Last edited by asahi; 06-07-2019 at 12:12 AM.
  #67  
Old 06-07-2019, 12:40 AM
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Eric Levitz disagrees. I'm with Levitz on this.

As Levitz points out, winning the Presidency without winning the Senate (or winning the Senate but leaving the filibuster in place) could easily wind up with 2022 looking like 2010 and 1994. A Republican could win the Presidency in 2024, or maybe the Dem holds on in the White House, but still can't get anything through Congress. Then it's 2028, a Republican wins the Presidency, and the planet is screwed.

But in this scenario, we beat Trump, which was the most important thing, period.
I don't see how any of that makes it not a priority to beat Trump. That still sounds better than having Trump in the White House, and letting the Republicans remain the pro-Trump party.

A Republican is going to win the Presidency again. It's how it works.
  #68  
Old 06-07-2019, 01:15 AM
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QuickSilver, it's just backing up on me, the way the Dems are so hell-bent on impeaching Trump, they're not accomplishing anything. Whoever gets the nomination next year will be running solely to beat Trump, not because they want the job for its own sake.
This post doesn't make any sense to me. There is not a single candidate who is running exclusively on being "not Trump." That wouldn't work: they have to differentiate themselves. I don't even follow this stuff much, but I keep hearing about different ideas each one keeps putting up

Also, why would we want someone who wants the office for its own sake? That's a bad thing. That would mean they were just greedy power grabbers. We want people who want the job because they can do good. We want people who want the job to help our country. We don't want someone who "just wants to be president."

And, finally, getting rid of Trump IS accomplishing something. No, it's not the only thing to accomplish, but, again, no one is running on just that. Focusing on impeachment is doing their constitutional duty, since Trump has committed impeachable offenses.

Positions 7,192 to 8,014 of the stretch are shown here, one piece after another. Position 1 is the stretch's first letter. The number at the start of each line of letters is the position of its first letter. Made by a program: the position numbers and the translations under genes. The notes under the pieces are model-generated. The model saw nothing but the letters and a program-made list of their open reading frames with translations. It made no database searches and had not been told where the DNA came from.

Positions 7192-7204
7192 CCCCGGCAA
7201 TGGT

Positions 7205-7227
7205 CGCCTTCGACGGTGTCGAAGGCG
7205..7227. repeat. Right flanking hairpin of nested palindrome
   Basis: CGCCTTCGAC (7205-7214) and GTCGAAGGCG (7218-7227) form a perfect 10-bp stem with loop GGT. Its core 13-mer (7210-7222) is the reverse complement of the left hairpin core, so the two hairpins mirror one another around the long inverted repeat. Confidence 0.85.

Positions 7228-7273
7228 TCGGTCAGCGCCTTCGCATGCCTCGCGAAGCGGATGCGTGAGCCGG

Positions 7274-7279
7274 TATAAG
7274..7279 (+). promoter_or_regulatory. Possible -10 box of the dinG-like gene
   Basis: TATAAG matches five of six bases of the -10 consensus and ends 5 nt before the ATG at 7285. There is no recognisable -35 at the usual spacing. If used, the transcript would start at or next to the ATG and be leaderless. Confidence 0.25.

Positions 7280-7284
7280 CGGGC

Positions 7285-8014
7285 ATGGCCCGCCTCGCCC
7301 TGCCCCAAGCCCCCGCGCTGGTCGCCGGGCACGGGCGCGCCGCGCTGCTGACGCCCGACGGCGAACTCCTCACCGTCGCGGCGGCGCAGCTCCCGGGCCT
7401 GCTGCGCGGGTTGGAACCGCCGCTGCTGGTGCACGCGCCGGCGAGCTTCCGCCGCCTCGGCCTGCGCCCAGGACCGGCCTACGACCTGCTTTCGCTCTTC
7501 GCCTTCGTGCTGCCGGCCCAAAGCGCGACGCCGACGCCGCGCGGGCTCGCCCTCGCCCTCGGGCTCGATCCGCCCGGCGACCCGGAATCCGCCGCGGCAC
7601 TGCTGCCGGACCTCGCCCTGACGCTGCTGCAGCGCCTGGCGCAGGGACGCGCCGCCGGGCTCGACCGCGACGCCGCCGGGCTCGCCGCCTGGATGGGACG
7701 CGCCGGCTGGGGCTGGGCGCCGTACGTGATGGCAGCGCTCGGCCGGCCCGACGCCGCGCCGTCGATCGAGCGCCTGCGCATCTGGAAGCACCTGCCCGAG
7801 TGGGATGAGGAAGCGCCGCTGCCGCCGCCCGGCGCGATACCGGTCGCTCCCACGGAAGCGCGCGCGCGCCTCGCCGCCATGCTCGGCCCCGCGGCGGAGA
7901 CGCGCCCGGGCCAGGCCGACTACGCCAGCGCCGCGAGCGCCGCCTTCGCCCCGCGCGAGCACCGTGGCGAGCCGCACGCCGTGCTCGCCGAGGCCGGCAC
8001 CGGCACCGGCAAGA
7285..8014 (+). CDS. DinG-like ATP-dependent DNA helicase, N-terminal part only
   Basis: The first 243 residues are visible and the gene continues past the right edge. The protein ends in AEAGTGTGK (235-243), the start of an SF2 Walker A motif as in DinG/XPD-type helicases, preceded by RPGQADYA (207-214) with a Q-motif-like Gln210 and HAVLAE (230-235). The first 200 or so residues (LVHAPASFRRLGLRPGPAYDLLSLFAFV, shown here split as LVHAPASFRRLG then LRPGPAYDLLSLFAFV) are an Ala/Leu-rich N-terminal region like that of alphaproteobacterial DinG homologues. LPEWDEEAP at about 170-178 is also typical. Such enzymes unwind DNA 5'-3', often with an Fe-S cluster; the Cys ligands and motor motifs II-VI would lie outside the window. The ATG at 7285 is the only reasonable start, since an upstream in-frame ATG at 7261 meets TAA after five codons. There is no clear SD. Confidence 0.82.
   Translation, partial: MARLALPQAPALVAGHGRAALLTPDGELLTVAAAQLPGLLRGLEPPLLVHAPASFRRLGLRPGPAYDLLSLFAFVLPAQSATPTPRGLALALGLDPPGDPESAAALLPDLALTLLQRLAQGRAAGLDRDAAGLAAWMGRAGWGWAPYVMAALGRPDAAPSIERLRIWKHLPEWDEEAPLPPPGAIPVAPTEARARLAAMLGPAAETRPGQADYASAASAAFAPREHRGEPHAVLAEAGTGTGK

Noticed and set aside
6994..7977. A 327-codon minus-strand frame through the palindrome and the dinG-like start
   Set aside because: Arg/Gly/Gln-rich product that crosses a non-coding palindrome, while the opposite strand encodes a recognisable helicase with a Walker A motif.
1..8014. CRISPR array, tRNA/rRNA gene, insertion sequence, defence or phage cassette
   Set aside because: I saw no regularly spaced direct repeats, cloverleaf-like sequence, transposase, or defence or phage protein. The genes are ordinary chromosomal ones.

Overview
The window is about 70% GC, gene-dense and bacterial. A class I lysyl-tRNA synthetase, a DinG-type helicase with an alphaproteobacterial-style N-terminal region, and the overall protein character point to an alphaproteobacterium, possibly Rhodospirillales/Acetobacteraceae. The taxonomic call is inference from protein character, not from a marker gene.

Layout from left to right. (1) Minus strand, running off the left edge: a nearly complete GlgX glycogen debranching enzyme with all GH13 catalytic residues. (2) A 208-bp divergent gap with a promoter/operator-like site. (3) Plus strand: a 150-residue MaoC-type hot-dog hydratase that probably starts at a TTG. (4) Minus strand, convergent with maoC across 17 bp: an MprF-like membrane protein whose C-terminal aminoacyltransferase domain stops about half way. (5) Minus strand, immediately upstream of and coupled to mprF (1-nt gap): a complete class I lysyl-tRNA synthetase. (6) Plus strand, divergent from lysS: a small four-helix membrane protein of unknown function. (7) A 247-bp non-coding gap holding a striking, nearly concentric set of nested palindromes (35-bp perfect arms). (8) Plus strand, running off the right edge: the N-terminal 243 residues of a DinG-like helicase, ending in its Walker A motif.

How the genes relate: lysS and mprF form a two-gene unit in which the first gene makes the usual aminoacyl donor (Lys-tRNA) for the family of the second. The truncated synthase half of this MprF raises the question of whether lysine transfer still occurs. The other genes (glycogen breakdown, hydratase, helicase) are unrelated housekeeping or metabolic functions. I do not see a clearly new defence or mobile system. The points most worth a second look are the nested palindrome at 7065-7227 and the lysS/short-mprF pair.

Trump is actively harming our country as we speak, so people who want to fight him are doing a good thing. It's bizarre to have a problem with fighting the bad guy.

What do you want, for them to agree with Trump, and let him get away with his power grab? Make the President actually above the law? Let collusion with a foreign enemy be normal?


As for your OP: what good do you think this actually does? Either you still vote against Trump when the time comes, which means voting Democrat, or you don't, and you help Trump win, like the Greens did last time.

Your party affiliation only matters in one respect: in some states it allows you to vote in the primaries. Other than that, why care about it at all?

I call myself a Democrat, but I've only registered once in my life, and as a Republican. I found out that primaries are open in my state. So why would I bother officially joining any party?

I definitely would never join a party that can't win. What you were told about the Greens is true about every party country-wide other than the Democrats and the Republicans. Next to them, they have no showing, and no political power.

I honestly don't know what's left to do to keep pushing the idea of rational voting, instead of all this idealistic crap. Idealism is good for coming up with ideas on how to improve things. But you can't use it to decide who to vote for.

You will always, ALWAYS wind up voting for the lesser of evils. Everyone will be bad in some way. You always pick the one who is the least bad.